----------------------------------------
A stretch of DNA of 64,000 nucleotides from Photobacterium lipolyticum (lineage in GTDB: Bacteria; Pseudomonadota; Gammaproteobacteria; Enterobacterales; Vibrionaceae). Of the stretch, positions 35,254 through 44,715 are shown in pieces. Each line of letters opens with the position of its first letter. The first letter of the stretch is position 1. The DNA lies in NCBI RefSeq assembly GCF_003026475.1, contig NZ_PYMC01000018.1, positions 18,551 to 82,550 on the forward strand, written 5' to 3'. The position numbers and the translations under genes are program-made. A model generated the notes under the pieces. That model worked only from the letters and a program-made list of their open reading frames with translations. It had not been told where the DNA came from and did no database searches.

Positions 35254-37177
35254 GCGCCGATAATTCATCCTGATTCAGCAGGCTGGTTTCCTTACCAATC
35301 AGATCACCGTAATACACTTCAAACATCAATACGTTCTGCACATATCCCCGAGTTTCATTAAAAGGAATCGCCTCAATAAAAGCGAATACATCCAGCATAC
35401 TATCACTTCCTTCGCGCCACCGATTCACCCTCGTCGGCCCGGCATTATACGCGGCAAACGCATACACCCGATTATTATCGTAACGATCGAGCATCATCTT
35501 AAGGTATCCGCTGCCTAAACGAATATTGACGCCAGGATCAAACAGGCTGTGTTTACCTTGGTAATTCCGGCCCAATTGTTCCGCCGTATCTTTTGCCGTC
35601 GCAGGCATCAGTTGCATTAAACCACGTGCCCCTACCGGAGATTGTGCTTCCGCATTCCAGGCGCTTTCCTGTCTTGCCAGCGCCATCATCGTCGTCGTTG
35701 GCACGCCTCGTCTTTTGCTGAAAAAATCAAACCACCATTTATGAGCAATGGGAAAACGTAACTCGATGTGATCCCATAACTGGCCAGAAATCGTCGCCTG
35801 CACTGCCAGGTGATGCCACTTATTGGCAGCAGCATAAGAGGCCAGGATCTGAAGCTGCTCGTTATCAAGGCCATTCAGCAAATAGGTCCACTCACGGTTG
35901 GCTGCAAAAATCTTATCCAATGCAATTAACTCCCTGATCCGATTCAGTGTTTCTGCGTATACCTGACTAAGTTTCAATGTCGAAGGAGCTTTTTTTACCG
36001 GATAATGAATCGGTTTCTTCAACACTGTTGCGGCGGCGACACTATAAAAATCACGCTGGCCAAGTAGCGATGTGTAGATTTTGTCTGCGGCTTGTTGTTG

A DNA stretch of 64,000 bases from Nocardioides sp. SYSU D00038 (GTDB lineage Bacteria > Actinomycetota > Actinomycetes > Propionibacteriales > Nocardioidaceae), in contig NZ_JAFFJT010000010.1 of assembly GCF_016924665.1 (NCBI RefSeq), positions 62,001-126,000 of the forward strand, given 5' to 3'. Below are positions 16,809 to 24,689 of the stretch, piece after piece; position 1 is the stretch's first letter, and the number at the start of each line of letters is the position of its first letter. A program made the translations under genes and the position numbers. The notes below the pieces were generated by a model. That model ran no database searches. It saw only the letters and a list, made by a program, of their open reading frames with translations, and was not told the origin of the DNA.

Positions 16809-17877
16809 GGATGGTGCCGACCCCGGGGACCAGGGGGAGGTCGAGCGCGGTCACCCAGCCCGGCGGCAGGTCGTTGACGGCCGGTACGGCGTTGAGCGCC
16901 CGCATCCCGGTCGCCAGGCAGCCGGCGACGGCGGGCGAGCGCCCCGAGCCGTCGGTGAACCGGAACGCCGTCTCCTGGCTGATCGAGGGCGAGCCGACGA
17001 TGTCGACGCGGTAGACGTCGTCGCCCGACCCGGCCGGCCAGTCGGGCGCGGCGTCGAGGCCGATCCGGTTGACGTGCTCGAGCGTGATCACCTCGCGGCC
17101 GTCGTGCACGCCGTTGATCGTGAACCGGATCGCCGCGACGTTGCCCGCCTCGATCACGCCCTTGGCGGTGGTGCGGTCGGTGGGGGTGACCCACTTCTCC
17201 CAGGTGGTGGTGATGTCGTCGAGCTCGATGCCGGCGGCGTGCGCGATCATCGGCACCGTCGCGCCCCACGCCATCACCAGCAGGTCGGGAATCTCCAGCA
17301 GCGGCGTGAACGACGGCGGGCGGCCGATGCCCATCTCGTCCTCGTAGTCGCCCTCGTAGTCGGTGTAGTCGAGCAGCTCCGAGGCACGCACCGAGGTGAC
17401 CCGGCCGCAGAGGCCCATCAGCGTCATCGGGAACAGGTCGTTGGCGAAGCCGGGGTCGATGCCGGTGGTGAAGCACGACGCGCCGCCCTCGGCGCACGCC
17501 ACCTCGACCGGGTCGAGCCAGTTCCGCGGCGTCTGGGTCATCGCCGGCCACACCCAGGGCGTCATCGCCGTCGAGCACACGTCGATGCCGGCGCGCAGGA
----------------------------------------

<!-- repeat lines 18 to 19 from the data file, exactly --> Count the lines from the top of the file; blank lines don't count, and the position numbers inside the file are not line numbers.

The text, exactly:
17201 CAGGTGGTGGTGATGTCGTCGAGCTCGATGCCGGCGGCGTGCGCGATCATCGGCACCGTCGCGCCCCACGCCATCACCAGCAGGTCGGGAATCTCCAGCA
17301 GCGGCGTGAACGACGGCGGGCGGCCGATGCCCATCTCGTCCTCGTAGTCGCCCTCGTAGTCGGTGTAGTCGAGCAGCTCCGAGGCACGCACCGAGGTGAC